Home > Communities of Practice > Are you thinking about starting a Community of Practice?

Are you thinking about starting a Community of Practice?

So you’re thinking about starting a Community of Practice?  Firstly you will probably want to take a look at How to build a Community of Practice in Local Government

These questions below will help you prepare for your development of the Community of Practice and make sure that you are on the right track.

To use this, answer each question with a Yes or No.  You may find it helpful to answer these questions with help from other members of your group

A successful CoP has a clear purpose and value proposition for all involved.

  • Will you be able to show the value of belonging to and participating in the CoP for your potential members? Yes / No
  • Will you be able to show the value to managers to allow their staff time to participate? Yes / No

A successful CoP has dedicated and skilled facilitators’

  • Will the facilitators have the skills and time to facilitate the community? Yes / No
  • Will the facilitators have a vision for moving the CoP forward? Yes / No

A successful CoP has a comprehensive resource of content.

  • Will the group call on frequently used content, topics, or knowledge that should be pulled into one shared space? Yes / No
  • Will members of the community understand who the sources and recipients of the knowledge are within the community? Yes / No

A successful CoP has easy to follow knowledge sharing process.

  • Will people know how, what, and when to share? Yes / No
  • Will community members be able to access and reuse knowledge from others in the community easily? Yes / No

A successful CoP uses the appropriate technology to facilitate knowledge exchange, retrieval, and collaboration.

  • Will the technology meet the needs of the members?  In other words, did they have input into the tools that will be used? Yes / No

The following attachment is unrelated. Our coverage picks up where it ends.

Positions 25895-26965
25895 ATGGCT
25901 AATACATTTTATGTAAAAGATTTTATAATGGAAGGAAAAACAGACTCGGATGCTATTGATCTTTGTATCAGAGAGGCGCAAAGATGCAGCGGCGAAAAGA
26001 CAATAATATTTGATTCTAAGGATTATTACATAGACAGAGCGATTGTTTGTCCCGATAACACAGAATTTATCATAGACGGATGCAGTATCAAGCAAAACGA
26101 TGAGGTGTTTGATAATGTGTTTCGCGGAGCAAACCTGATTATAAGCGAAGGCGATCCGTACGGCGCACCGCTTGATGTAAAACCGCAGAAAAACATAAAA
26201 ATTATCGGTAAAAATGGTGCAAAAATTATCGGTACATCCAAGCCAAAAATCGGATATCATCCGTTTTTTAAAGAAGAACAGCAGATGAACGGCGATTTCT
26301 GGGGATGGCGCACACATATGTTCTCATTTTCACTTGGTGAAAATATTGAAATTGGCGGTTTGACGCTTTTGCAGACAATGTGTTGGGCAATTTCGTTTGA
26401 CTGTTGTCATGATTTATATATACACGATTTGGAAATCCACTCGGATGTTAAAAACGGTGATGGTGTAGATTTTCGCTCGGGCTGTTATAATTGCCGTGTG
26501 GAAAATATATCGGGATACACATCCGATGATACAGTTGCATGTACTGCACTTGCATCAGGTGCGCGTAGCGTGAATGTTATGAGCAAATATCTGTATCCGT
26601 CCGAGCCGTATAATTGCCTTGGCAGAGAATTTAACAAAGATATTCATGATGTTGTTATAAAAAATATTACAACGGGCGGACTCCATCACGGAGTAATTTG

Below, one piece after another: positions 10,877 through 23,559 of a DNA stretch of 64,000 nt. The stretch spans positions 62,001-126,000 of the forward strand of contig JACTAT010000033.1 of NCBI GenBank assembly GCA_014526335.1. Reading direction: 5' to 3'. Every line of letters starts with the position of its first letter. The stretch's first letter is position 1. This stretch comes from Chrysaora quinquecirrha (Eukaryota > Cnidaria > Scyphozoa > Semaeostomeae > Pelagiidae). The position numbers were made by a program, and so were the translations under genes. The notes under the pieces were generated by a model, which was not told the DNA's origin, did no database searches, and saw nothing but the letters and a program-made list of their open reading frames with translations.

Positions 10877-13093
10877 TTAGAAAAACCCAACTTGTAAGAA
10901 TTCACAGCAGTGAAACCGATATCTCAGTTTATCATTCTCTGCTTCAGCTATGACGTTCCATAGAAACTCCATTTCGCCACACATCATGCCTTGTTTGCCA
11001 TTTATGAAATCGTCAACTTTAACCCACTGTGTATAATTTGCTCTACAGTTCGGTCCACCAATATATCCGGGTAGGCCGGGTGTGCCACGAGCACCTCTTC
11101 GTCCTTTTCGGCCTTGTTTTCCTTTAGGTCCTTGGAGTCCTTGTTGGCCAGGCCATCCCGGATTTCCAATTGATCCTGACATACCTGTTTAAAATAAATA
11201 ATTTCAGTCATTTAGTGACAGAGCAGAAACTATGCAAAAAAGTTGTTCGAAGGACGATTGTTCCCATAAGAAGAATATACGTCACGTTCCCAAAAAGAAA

A successful CoP has communication plans for members and others outside the community.

  • Will existing community members (and prospective members) understand why they should participate? Are they aware of “success stories” and the way the community works? Yes / No
  • Will facilitators be able to support members on how to share and find knowledge? Yes / No

A successful CoP has constantly updated member profiles

  • Will CoP members be able to access others who share their interests quickly and easily? Yes / No

A successful CoP has several key metrics of success.

  • Will the CoP have a system to demonstrate how it is meeting its purpose? Yes / No
  • Will there be a plan for collecting, reviewing, sharing, and validating metrics Yes / No

A successful CoP has a recognition plan for participants

  • Will participants understand “what’s in it for them?”  Yes / No
  • Will there be a recognition scheme built into the community as part of the development or evaluation process? Yes / No

A successful CoP has an agenda of critical topics to cover during the first three to six months of its existence.

  • Will members have “hot problems” to solve early in the community life cycle? Yes / No
  • Will there be sufficient face-to-face or voice-to-voice meetings for members within six months of launch? Yes / No
  • Will there be enough actions and activities to familiarise the members with working together to solve problems? Yes / No

If you answered mostly No, consider getting involved with a current CoP.

If you answered mostly Yes, look to create a new community of practice

 

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